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Neither party was all that wild about the bill at the outset. Democrats--and the teachers' unions that backed them--feared the bill prescribed reforms that were too disruptive and, at its worst, was a backdoor scheme to defund public schools, a concern fueled by Bush's introducing NCLB at the same time he was talking up private-school vouchers. Republicans, never fans of federal rules and regulations, were leery of depriving states of the control that they historically exercised over schools. Still, Democrats saw the bill as their best chance to enact significant education reform (and get schools the money that often comes with it), and Republicans wanted to support their new President's top domestic-policy idea. When Bush rolled out the plan on his third day in office, he did so with bipartisan help from Ohio Representative John Boehner and Massachusetts Senator Edward Kennedy. The bill passed with overwhelming support, 384 to 45 in the House and 91 to 8 in the Senate. "You're seeing government at its best," Bush said at the bill signing. "We figured out how to put our parties aside and focus on what's right for the American children."
That support began to erode almost immediately. Eight months after the law was enacted, the Department of Education released its first list of failing schools. Nearly 9,000 schools were named--and not just the inner-city schools everyone expected to see on the list. By dividing the test results into subgroups, the law exposed achievement gaps at wealthy, suburban schools where high-flying majorities had long masked the low achievement of minority and special-ed students. "The law allowed us to get under the definition of what is good and ask the question, Is this school really good for all kids?" says Kati Haycock, president of the national policy group Education Trust. And as schools were labeled failing, states pushed back. "School systems spent a lot of time being defensive," says California Representative George Miller, a Democrat, one of the lead authors of NCLB. "They got angry. They were embarrassed." Then they got creative. By year's end, Utah had removed some of the more difficult questions from its statewide exams, and Ohio refined its criteria for determining which schools were low-performing so that the number shrank from 760 to 200. These changes inspired other states to follow their lead.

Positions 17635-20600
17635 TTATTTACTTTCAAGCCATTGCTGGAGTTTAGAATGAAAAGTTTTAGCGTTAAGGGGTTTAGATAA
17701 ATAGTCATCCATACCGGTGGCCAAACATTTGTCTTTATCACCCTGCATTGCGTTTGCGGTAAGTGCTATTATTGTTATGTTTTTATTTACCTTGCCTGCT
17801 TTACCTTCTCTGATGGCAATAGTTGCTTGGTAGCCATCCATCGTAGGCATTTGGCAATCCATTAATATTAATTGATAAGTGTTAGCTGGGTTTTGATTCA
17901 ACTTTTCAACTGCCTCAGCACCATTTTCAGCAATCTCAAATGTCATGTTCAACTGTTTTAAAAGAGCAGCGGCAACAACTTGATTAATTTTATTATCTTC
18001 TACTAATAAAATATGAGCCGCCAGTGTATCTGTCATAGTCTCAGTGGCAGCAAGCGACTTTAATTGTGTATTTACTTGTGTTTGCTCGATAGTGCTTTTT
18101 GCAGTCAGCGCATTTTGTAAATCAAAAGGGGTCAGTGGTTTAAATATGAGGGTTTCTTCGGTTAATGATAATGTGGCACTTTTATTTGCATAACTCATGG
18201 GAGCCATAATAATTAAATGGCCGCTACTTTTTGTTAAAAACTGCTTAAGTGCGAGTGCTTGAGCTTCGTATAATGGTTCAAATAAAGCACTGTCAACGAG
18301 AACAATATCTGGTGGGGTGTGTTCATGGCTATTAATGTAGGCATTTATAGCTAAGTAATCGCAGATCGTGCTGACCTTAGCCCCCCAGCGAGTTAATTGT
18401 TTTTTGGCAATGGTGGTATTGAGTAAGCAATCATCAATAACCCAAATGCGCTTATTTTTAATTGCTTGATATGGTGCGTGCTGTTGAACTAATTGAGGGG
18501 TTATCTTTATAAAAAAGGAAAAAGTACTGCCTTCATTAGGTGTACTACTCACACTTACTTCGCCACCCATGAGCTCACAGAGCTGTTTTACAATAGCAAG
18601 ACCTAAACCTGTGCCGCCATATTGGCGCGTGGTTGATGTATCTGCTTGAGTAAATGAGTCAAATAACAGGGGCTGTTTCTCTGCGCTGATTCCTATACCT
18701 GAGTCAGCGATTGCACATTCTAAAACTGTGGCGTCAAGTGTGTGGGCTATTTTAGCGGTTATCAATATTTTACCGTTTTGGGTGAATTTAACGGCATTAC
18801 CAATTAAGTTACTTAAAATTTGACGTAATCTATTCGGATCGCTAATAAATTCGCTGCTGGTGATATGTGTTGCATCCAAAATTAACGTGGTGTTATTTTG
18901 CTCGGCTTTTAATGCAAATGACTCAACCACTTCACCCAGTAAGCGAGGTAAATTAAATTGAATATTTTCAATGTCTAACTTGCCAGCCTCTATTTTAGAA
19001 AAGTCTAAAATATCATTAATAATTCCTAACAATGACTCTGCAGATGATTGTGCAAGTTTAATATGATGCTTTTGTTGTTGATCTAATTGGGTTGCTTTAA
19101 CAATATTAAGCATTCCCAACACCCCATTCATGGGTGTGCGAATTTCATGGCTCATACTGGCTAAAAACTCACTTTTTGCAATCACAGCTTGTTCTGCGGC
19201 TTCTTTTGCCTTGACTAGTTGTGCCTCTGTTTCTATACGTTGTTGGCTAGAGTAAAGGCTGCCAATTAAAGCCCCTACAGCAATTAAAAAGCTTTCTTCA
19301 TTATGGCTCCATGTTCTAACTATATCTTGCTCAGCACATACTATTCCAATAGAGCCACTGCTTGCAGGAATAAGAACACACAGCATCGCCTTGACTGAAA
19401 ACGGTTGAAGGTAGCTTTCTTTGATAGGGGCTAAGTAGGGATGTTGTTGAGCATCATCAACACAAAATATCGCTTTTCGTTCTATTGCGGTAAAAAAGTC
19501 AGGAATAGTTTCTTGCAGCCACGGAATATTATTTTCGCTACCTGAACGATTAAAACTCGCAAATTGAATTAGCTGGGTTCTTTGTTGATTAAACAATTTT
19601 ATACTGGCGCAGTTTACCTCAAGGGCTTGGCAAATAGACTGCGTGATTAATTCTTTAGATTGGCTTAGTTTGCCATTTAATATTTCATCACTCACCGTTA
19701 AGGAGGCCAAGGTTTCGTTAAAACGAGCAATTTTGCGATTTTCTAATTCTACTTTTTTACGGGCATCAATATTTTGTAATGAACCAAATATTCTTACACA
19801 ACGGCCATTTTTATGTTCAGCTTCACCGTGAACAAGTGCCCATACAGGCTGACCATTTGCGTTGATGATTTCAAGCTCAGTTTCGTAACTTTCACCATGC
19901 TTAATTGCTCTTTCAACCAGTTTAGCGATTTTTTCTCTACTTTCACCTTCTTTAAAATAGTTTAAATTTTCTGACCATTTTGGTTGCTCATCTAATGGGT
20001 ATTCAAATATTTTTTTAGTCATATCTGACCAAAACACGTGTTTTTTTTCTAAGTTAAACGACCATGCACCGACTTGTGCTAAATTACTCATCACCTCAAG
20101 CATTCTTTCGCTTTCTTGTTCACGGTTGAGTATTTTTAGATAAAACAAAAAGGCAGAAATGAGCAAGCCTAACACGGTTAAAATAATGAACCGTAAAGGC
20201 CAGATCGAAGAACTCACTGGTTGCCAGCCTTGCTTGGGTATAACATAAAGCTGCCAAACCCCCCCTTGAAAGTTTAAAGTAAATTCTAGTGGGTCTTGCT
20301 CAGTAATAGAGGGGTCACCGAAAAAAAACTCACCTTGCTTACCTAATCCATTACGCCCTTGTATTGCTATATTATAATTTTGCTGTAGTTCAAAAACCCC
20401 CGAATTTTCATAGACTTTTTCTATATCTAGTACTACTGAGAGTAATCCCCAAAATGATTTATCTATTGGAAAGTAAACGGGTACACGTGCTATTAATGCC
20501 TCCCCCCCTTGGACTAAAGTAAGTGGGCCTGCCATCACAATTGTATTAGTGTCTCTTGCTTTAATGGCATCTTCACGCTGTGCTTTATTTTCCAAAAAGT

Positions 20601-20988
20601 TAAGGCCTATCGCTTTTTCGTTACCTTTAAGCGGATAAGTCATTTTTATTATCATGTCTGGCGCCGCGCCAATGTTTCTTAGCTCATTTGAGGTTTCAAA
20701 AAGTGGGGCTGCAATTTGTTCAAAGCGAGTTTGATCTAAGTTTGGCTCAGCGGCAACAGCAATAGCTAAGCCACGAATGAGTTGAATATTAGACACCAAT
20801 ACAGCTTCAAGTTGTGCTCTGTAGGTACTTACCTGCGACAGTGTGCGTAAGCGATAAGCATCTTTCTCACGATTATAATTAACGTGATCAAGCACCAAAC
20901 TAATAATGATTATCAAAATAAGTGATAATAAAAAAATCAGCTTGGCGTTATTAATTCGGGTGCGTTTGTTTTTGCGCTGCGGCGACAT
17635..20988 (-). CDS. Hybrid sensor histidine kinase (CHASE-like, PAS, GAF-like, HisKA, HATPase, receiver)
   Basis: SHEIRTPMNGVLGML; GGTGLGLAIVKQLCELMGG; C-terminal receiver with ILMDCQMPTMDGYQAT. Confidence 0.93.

On Capitol Hill, Democrats began attacking the Administration for underfunding the law, despite the 19% increase in federal spending for elementary and secondary education Bush had pushed through, and Republicans began lamenting the magnified federal role in education. By the time the law's first anniversary came around, Kennedy, who had stood beside Bush at the bill signing, boycotted the ceremony. By its second anniversary, at least 20 states had banded together in revolt, urging Congress to exempt them from the law. It got so bad that by the time NCLB came up for reauthorization in 2007, no one wanted to touch it. NCLB was jury-rigged from the start and fell apart almost immediately.
Minding the Gap